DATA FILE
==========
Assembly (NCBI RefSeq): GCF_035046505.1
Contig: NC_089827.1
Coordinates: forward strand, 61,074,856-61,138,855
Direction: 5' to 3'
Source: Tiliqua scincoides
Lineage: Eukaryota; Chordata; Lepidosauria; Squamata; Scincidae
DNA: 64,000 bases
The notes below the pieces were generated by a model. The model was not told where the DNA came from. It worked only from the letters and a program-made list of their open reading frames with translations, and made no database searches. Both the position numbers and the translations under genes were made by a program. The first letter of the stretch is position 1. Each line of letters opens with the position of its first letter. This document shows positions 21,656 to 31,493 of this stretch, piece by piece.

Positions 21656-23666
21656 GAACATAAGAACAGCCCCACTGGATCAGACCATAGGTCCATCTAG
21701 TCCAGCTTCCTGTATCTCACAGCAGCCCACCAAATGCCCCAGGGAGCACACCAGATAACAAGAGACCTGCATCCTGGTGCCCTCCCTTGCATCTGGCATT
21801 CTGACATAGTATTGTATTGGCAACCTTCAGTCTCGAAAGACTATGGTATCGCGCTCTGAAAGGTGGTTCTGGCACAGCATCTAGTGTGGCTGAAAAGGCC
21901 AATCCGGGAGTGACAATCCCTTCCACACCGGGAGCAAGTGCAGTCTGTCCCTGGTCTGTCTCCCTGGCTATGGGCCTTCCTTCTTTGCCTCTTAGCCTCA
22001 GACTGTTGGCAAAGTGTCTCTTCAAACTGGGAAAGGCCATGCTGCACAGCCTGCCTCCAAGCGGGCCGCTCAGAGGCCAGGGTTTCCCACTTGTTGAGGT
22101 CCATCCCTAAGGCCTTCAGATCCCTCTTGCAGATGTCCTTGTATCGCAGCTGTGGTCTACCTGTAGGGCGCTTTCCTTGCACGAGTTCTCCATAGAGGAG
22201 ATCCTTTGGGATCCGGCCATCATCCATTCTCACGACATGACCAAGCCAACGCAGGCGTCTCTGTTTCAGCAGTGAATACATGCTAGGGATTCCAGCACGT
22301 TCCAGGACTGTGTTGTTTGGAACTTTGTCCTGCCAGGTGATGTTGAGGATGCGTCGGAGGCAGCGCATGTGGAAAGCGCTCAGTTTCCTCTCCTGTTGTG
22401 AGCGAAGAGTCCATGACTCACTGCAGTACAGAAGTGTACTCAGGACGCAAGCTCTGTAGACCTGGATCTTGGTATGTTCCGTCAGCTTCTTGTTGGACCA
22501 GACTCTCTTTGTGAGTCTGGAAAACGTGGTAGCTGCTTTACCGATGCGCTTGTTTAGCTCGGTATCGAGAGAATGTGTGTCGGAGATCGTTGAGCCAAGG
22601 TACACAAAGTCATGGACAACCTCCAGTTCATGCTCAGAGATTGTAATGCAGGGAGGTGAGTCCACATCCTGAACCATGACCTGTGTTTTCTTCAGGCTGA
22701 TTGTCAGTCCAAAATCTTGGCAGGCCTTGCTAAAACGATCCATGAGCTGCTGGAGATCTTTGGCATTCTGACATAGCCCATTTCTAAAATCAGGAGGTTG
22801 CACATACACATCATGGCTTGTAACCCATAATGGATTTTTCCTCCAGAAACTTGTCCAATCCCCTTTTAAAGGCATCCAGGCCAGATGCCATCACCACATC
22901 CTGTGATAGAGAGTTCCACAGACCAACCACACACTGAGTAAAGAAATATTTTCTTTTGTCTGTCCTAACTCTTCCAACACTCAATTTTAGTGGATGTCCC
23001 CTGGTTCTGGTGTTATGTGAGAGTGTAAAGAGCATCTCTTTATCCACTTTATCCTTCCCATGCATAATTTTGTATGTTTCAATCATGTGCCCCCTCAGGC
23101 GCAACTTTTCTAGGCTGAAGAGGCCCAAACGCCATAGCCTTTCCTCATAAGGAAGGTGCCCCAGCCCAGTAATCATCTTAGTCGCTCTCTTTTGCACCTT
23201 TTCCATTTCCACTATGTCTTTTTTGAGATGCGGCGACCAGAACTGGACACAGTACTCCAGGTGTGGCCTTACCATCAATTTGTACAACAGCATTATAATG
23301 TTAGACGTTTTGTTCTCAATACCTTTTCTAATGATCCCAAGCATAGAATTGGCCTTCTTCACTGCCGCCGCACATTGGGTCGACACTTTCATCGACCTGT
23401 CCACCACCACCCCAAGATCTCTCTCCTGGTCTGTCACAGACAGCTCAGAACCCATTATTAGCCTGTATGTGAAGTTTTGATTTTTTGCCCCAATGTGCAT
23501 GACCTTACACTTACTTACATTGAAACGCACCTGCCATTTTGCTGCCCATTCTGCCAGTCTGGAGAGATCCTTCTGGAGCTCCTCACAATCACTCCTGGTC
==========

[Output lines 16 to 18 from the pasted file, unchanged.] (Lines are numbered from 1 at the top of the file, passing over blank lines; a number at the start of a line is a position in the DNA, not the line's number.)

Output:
22201 ATCCTTTGGGATCCGGCCATCATCCATTCTCACGACATGACCAAGCCAACGCAGGCGTCTCTGTTTCAGCAGTGAATACATGCTAGGGATTCCAGCACGT
22301 TCCAGGACTGTGTTGTTTGGAACTTTGTCCTGCCAGGTGATGTTGAGGATGCGTCGGAGGCAGCGCATGTGGAAAGCGCTCAGTTTCCTCTCCTGTTGTG
22401 AGCGAAGAGTCCATGACTCACTGCAGTACAGAAGTGTACTCAGGACGCAAGCTCTGTAGACCTGGATCTTGGTATGTTCCGTCAGCTTCTTGTTGGACCA